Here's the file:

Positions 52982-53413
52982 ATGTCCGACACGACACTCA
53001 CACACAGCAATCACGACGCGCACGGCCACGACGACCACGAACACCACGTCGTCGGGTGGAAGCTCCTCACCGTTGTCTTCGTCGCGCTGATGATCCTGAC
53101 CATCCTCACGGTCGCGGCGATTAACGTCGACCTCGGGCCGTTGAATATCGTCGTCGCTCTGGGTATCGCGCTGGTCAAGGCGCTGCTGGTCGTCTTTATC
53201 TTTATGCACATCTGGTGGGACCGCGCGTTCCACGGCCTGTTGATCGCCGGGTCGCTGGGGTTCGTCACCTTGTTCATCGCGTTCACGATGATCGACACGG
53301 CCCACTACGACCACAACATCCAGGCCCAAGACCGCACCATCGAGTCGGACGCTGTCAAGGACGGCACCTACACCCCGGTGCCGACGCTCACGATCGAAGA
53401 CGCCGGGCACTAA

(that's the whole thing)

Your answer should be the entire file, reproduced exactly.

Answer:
Positions 52982-53413
52982 ATGTCCGACACGACACTCA
53001 CACACAGCAATCACGACGCGCACGGCCACGACGACCACGAACACCACGTCGTCGGGTGGAAGCTCCTCACCGTTGTCTTCGTCGCGCTGATGATCCTGAC
53101 CATCCTCACGGTCGCGGCGATTAACGTCGACCTCGGGCCGTTGAATATCGTCGTCGCTCTGGGTATCGCGCTGGTCAAGGCGCTGCTGGTCGTCTTTATC
53201 TTTATGCACATCTGGTGGGACCGCGCGTTCCACGGCCTGTTGATCGCCGGGTCGCTGGGGTTCGTCACCTTGTTCATCGCGTTCACGATGATCGACACGG
53301 CCCACTACGACCACAACATCCAGGCCCAAGACCGCACCATCGAGTCGGACGCTGTCAAGGACGGCACCTACACCCCGGTGCCGACGCTCACGATCGAAGA
53401 CGCCGGGCACTAA